The Gun Show

“Mom! Mom, I wanna look at this one!”

Stephen was pulling on his mother’s arm, straining against it with that eight-year-old lean that kept him just within the bounds of parental supervision, since he wasn’t allowed to let go of his mother’s hand, but created the same effect as the puppy-dog eyes he was giving her now. “All right,” Marie laughed, letting him half-pull, half-drag her over to the booth. “Go ahead and look, Stevie, but don’t touch anything.”

“Hello there, ma’am,” said the booth owner, a grizzled, baseball-capped lug of a man. He smiled at Marie and then chuckled at Stephen, whose eyes were practically sparkling at the sight of his wares. The vendor wiped his greasy hands on a cloth. “Looking for a new piece for your son?”

“Maybe,” Marie said, letting her eyes wander over the rows of gleaming black metal.

“Mom! Look at this one!” Stephen was on his tiptoes, eyes alight and mouth open in a huge grin.

“That’s a semi-automatic flux rotating laser pistol,” the man informed them. “Special anti-shielding matrix that also works against adaptables. Changes frequency so fast they won’t even get a chance to shift.” He chuckled. “It’ll take out a raid party of two at a thousand yards with auto-target turned on. Your son’s got a good eye.” He grinned at Stephen.

“I don’t know…” Marie was frowning. “Isn’t he a little young for an automatic?”

“Mom!” Stephen protested, looking like he was going to throw a tantrum. “He said semi-automatic! All my friends have them!”

“Stephen, shush,” Marie cautioned him, then looked up at the shopkeeper, an embarrassed flush on her face. “He’s eight,” she explained. “He still thinks guns are just big toys.”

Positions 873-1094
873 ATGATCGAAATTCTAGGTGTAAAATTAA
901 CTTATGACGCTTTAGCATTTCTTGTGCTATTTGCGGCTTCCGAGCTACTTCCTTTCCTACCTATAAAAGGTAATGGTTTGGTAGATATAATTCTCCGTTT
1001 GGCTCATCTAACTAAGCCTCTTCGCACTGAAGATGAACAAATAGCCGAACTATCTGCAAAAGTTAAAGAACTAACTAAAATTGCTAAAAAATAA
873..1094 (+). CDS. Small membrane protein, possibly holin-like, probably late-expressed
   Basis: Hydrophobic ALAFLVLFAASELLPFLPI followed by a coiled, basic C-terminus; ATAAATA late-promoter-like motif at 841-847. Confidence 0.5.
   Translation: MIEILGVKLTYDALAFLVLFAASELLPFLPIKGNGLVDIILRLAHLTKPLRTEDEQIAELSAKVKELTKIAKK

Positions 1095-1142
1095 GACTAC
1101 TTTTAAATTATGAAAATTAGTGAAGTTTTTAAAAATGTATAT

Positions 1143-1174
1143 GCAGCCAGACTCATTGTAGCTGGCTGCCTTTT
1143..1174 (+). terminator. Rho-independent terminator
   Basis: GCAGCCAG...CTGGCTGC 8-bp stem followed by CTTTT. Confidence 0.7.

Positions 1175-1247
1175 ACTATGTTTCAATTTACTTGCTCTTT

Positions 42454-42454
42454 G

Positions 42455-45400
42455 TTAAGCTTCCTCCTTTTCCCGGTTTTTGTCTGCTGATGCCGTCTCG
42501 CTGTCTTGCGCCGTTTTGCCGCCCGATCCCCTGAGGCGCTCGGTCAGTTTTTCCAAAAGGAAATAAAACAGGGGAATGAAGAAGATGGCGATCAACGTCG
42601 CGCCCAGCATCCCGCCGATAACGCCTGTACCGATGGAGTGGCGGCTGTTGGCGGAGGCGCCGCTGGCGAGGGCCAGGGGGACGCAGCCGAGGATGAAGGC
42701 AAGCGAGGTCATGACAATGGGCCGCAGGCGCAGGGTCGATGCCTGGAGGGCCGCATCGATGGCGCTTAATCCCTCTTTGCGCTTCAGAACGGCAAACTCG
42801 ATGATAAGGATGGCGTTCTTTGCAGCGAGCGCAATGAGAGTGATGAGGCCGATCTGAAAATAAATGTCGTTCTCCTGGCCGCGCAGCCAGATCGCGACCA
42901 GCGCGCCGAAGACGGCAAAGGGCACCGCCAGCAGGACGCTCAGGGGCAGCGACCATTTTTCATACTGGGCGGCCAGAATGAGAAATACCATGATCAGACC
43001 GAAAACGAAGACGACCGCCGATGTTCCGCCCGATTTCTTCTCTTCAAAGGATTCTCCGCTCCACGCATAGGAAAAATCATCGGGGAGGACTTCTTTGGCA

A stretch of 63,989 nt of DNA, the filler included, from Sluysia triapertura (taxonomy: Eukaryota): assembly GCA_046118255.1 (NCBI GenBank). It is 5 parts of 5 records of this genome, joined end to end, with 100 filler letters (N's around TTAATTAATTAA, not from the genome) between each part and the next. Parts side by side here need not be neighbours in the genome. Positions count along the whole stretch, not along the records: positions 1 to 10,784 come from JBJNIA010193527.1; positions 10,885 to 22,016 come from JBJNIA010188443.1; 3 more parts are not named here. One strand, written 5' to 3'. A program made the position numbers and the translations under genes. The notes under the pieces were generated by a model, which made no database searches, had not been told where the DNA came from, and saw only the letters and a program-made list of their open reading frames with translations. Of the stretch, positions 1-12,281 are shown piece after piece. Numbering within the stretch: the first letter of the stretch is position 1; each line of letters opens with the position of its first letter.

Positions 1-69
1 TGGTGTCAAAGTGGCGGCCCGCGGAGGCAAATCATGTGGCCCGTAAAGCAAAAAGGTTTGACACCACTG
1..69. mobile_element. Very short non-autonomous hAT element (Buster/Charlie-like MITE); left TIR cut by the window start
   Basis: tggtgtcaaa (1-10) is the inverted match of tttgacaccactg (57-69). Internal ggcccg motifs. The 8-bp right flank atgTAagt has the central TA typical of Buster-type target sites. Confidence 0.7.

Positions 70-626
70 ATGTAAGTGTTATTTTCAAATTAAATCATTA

“All the more reason for him to learn early,” the man told her soberly. Marie looked shocked at this change of demeanor, but he continued before she could protest. “Did you know that eight is the minimum age for the mines?” Marie’s mouth dropped open in a soft “o.” Stephen had already moved on to another gun model. “If a raiding party gets him, they’ll ship him underground right away. Unless you live in a military base, it’s best to get the boy a man’s weapon. I don’t need to tell you what will happen if he’s captured by those monsters.”

Marie shook her head, eyes lowering. “His father was taken from us in one of the first battles, right when the war started,” she said softly.

“All the more reason for his son to learn to fight, and learn early. If it was men we were dealing with, I’d say to let the kid live a little…” The man shook his head. “But these creatures aren’t even human.”

Marie was quiet, head still down, until Stephen interrupted with another excited burst. “Mom! Mom, look at this one! Can we get this one mom? Please?” Marie looked from her bright-eyed son to the sober face of the merchant.

“Let’s try it out first, honey. You want to make sure it’s light enough for you to shoot.”

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